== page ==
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Components of Population Change
|One birth every 8 seconds||
|One death every 12 seconds||
|One international migrant (net) every 28 seconds||
|Net gain of one person every 12 seconds||
|TOP 10 MOST POPULOUS COUNTRIES (July 1, 2018)|
|Rank. Country||Population||Rank. Country. Population||NaN|
|1. China||1,384,688,986||6. Pakistan||207,862,518|
|2. India||1,296,834,042||7. Nigeria||195,300,343|
|3. United States||329,256,465||8. Bangladesh||159,453,001|
|4. Indonesia||262,787,403||9. Russia||142,122,776|
|5. Brazil||208,846,892||10. Japan||126,168,156|
The United States population on July 4, 2018 was: 328,054,892
Northeast Midwest West South
The U.S. population clock is based on a series of short-term projections for the resident population of the United States. This includes people whose usual residence is in the 50 states and the District of Columbia. These projections do not include members of the Armed Forces overseas, their dependents, or other U.S. citizens residing outside the United States.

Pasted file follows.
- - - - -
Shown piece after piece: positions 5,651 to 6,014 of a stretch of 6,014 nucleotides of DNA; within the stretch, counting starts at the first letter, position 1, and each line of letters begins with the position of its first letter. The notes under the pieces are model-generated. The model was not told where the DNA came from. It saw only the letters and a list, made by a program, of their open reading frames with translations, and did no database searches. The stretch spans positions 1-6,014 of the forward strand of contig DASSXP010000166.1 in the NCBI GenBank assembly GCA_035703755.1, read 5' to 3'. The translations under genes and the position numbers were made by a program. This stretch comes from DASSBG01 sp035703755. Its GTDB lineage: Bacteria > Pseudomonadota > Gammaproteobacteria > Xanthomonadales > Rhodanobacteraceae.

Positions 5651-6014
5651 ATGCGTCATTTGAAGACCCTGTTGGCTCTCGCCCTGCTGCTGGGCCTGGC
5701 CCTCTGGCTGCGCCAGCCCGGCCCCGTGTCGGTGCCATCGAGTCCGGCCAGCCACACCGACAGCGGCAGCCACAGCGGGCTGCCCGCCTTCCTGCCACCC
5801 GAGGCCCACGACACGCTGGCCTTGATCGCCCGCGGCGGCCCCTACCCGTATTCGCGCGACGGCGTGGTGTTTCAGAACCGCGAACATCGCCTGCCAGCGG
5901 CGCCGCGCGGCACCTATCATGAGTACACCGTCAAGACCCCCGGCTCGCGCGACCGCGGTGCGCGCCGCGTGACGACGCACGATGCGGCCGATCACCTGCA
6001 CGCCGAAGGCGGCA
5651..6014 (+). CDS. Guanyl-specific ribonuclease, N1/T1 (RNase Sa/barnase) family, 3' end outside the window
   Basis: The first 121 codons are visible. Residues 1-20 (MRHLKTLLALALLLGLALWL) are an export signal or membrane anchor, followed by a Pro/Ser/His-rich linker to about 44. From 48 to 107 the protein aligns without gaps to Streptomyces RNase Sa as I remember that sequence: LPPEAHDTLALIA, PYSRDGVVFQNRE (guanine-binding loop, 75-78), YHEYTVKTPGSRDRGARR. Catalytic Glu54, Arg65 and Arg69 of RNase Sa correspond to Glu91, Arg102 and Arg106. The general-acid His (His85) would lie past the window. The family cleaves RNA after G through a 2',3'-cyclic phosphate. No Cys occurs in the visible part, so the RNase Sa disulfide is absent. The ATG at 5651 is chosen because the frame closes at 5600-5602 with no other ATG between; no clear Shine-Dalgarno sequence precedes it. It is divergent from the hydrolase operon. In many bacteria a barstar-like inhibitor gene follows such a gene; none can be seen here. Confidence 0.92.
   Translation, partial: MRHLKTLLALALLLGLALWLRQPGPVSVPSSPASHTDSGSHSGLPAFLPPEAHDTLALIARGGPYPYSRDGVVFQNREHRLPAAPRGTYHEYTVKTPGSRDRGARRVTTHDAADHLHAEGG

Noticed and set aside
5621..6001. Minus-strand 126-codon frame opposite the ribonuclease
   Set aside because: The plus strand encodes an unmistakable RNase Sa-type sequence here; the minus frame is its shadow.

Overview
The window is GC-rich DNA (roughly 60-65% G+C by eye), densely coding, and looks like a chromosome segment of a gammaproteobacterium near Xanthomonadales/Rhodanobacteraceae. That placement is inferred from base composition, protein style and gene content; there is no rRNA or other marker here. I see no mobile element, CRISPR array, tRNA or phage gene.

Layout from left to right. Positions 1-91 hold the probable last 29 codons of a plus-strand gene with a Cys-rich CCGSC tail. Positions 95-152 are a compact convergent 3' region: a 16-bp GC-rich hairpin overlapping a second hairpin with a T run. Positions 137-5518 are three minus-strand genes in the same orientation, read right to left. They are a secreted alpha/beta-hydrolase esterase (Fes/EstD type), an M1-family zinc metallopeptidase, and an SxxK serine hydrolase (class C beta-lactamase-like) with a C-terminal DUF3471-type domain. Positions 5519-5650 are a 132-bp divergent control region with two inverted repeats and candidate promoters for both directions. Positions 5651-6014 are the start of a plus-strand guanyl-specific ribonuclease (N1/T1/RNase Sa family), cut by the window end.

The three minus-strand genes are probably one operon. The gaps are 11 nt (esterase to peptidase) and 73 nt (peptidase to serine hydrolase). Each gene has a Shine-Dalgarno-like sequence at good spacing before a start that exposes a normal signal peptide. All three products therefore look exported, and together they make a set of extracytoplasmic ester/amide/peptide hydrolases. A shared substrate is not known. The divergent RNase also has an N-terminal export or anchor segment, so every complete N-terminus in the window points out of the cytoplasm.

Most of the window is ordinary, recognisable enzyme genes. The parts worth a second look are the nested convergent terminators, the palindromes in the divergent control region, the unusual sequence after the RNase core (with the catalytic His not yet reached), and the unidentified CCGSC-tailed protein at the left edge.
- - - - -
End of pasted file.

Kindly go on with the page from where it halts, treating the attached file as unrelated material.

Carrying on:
The projections are based on a monthly series of population estimates starting with the April 1, 2010 resident population from the 2010 Census.
At the end of each year, a new series of population estimates, from the census date forward, is used to revise the postcensal estimates, including the population clock projections series. Once a series of monthly projections is completed, the daily population clock numbers are derived by interpolation. Within each calendar month, the daily numerical population change is assumed to be constant, subject to negligible differences caused by rounding.
Population estimates produced by the U.S. Census Bureau for the United States, states, counties, and cities or towns can be found on the Population Estimates web page. Future projections for the United States can be found on the Population Projections web page.